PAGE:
Firsthand may be second when I see posts that start with a statement referring to other people’s comments and then states this is true because they’ve seen it “first hand”. At best, people’s judgement of what they “see” as good or bad is a personal opinion that may or may not be based on truth or fact. When katycustomer speaks of “training being subpar at best”, and MTSchmidt states, “cheap high schoolers and teachers that are incompetent”, I would have to ask on what facts is this based. We had one mother leave that coincidentally been at Becky’s the same amount of time as one of these posters. Her daughter placed third at Nationals out of 70 entries with a routine choreographed by one of those cheap high schoolers noted by a poster from last year, (because this teacher is now in college pursuing a dance degree but taught that person’s daughters last year). If this teacher plays favorites (as she states), and her daughter is not one of them, why would she waste good choreography on her? This would assume two things. First that the mother left because she felt her daughter was not one of this teacher, (or any teacher’s), favorites. Second, that the teacher saves her best choreography for her favorites and gives bad choreography to the other students, (how many times have we heard this?). This teacher does not do that and in spite of her doing two dozen solos almost every one placed at least at one Regional or Nationals. This particular routine also received a technical excellence award at one regional. And this student also received the Steven Boyd award. So if this mother didn’t mean this one teacher, what about the other teachers? The core teacher for her Jazz and Lyrical has credits a mile long and has danced and choreographed for stage, TV and screen as well. One piece he did for Becky’s was FDC Top 25 in 2009. That’s not regional or even national. That is ALL studios across the country. How many of the studios that the one mother mentioned can make that claim? I can answer that. None! And you can verify this, as well as the other points listed above, from Competition results and FDC on their own websites so you know none of these statements are just opinion, but indeed facts. Incidentally, back in 2009 the winners were selected based on judges from all the participating companies that held competitions. Now it’s done by anyone voting electronically. Her other core dance Tap placed in Top Ten at several Regionals as well by another teacher. She also did several other extra dances that did well both in small group by another teacher and lines or production numbers by the same “high schooler” at regionals and at nationals. And finally, she was also picked as an All Star kid and danced in opening number at nationals. So with all this, why would a mother pull her child? And why would the poster on this website say that the training for her daughter was subpar from any single teacher, (let alone the whole studio), since it’s the same teachers, and that is why she is leaving? Or to come full circle, based on the facts, how could anyone come to the rational or reasonable conclusion, (or opinion), that the teachers are not good and mothers should go to another studio? Needless to say I didn’t make that mistake with my child!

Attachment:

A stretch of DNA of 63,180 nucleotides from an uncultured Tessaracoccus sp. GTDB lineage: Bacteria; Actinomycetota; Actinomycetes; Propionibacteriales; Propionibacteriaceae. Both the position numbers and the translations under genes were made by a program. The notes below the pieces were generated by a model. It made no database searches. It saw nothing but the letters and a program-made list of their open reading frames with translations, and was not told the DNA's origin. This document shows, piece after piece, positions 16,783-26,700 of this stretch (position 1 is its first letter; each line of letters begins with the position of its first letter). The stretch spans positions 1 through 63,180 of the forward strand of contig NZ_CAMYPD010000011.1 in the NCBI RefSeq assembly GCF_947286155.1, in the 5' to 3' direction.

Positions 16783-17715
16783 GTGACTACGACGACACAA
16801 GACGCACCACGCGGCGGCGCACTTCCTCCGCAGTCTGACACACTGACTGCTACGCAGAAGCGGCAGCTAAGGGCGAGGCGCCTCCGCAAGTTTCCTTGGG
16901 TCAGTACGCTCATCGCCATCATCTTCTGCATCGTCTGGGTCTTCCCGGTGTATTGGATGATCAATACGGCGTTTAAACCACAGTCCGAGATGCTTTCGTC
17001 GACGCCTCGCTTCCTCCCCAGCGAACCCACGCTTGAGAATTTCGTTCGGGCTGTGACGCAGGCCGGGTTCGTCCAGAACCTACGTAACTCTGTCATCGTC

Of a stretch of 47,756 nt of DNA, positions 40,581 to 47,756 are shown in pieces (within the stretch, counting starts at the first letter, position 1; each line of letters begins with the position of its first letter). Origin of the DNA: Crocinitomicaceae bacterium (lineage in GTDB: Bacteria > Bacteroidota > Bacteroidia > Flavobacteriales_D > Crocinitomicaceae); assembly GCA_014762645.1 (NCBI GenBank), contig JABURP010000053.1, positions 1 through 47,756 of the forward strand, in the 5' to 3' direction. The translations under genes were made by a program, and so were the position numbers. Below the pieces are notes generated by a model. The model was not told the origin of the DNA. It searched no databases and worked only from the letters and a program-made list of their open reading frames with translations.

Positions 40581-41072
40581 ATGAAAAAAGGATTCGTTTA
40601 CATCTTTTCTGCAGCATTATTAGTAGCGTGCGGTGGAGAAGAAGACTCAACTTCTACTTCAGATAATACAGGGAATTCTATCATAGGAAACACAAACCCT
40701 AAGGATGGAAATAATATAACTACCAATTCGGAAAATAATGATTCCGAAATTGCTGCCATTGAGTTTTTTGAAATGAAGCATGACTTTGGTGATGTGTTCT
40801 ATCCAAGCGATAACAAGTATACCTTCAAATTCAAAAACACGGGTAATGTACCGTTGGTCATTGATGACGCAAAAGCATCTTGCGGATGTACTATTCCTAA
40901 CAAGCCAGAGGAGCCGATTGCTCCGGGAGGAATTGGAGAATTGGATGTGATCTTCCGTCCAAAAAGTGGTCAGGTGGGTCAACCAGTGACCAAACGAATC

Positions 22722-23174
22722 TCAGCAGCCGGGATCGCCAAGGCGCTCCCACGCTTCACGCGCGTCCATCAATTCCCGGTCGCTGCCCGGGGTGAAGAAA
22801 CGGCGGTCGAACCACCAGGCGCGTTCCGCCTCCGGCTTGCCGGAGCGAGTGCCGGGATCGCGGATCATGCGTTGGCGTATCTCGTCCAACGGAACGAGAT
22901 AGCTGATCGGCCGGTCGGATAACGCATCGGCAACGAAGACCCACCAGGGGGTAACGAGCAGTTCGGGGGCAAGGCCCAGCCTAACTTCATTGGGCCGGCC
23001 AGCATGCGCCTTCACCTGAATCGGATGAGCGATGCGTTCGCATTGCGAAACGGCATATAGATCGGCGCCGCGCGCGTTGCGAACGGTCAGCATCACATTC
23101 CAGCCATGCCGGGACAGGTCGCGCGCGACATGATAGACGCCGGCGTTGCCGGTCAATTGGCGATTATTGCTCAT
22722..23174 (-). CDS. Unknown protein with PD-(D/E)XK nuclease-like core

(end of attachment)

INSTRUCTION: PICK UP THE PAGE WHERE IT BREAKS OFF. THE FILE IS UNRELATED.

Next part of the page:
Real reason not seasoned for leaving is my take on the last reviewer who was referring to another parent whose child had been here for five years. I think it’s the same person but in either case, I think the reason the one parent left in spite of all her daughter’s success is at auditions her daughter was not asked to stay on for the older teen group audition while several others that were older than her but in her group this past year did get asked. She is only ten years old and is shorter than the others. This is not to say she is not good, because she is, as katycustomer2too noted. But anyone that truly does know about dancing knows that a number of things go into determining core or company groups. In addition to ability, there is age (for consistent categories at competition), physical height and maturity level. And I’m not talking about larger groups, line or productions where there is more of a spread. These all figure into how the teachers choreograph and how they teach. In general, when a child commits to competition, it’s understood this is not academy and they are expected to work harder. And so, the teachers will be a little harder as you get older within companies. If you have a disparity in age or maturity, this can make it harder for the teacher to instruct cohesively. Katycustomer1 also said it’s been going down the last five years. Well my child has been here that long and the only thing that has gone down is the number of competition students. But that’s due to bad decisions by parents and bad mothers who caused nothing but trouble, mostly because their child was not front and center in groups or not placing with their solos. Newsflash! Not every child is the greatest dancer in the world. And my child is not always in front in dances or in the Top Ten solos every time. But Becky’s continues to do well at Regional and Nationals in solos and groups. Check the Results sites (not just Becky’s, but KAR, Jump, Stage One, Masquerade, etc.). We have been Top Studio at Nationals 4 of the last 5 years including the last three. And solo dancers have placed in the Top Ten in Petite, Junior, Teen and Senior, as well as National Title and Dancer of the Year. As katycustomer2too pointed out, where are the facts to back up several other mothers’ claims that the studio teaching has gotten worse? From where I see it, it continues to excel. So to close as I opened, any season parent with any reason at all would say Becky’s continues to be the best studio in Houston. Which is why my teen will remain at Becky’s until she graduates, (even if she doesn’t place in the Top Ten this year).
I was looking for a dance studio that could take my son’s ballroom dancing to the next level, so I decided to try Dance with Stars. Technique and performance are emphasized, making this studio top-notch and, in my opinion, the best in the area. Group classes provide a fun, challenging experience with individualized attention while patience drives their private instruction. Founders Katia Kuznetsova and Cristiano Callegari possess a passion for dance that parallels their professionalism, inspiring dancers of all ages with their enthusiasm and experience. Whether you’re a beginner focused on building a solid foundation or an experienced dancer looking to up your ballroom game, the friendly, encouraging staff here will make you feel at home.